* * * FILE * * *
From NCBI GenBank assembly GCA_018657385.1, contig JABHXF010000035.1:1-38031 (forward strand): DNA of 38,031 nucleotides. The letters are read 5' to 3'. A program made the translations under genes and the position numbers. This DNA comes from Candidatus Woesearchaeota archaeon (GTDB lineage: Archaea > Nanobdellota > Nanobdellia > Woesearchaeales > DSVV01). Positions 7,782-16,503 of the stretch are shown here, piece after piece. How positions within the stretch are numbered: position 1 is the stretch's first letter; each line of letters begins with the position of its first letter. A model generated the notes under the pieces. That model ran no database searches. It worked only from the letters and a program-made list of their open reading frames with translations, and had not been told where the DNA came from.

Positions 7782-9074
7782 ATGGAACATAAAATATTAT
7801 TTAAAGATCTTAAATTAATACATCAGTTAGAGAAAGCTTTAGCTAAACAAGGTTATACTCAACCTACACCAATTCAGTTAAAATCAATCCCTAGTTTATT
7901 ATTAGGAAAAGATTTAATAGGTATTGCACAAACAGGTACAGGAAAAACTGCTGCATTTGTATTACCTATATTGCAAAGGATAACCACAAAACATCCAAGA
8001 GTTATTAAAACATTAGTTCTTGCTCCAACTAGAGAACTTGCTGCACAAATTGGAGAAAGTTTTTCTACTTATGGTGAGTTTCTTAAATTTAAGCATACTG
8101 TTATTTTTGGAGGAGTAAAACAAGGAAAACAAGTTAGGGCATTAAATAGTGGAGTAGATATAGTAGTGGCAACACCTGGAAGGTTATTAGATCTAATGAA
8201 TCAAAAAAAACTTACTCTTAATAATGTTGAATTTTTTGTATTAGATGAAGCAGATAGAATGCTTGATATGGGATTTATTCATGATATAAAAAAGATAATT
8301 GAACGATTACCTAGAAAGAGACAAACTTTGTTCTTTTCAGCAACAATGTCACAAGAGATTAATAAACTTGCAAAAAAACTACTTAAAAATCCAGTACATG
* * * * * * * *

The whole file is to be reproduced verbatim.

From NCBI GenBank assembly GCA_018657385.1, contig JABHXF010000035.1:1-38031 (forward strand): DNA of 38,031 nucleotides. The letters are read 5' to 3'. A program made the translations under genes and the position numbers. This DNA comes from Candidatus Woesearchaeota archaeon (GTDB lineage: Archaea > Nanobdellota > Nanobdellia > Woesearchaeales > DSVV01). Positions 7,782-16,503 of the stretch are shown here, piece after piece. How positions within the stretch are numbered: position 1 is the stretch's first letter; each line of letters begins with the position of its first letter. A model generated the notes under the pieces. That model ran no database searches. It worked only from the letters and a program-made list of their open reading frames with translations, and had not been told where the DNA came from.

Positions 7782-9074
7782 ATGGAACATAAAATATTAT
7801 TTAAAGATCTTAAATTAATACATCAGTTAGAGAAAGCTTTAGCTAAACAAGGTTATACTCAACCTACACCAATTCAGTTAAAATCAATCCCTAGTTTATT
7901 ATTAGGAAAAGATTTAATAGGTATTGCACAAACAGGTACAGGAAAAACTGCTGCATTTGTATTACCTATATTGCAAAGGATAACCACAAAACATCCAAGA
8001 GTTATTAAAACATTAGTTCTTGCTCCAACTAGAGAACTTGCTGCACAAATTGGAGAAAGTTTTTCTACTTATGGTGAGTTTCTTAAATTTAAGCATACTG
8101 TTATTTTTGGAGGAGTAAAACAAGGAAAACAAGTTAGGGCATTAAATAGTGGAGTAGATATAGTAGTGGCAACACCTGGAAGGTTATTAGATCTAATGAA
8201 TCAAAAAAAACTTACTCTTAATAATGTTGAATTTTTTGTATTAGATGAAGCAGATAGAATGCTTGATATGGGATTTATTCATGATATAAAAAAGATAATT
8301 GAACGATTACCTAGAAAGAGACAAACTTTGTTCTTTTCAGCAACAATGTCACAAGAGATTAATAAACTTGCAAAAAAACTACTTAAAAATCCAGTACATG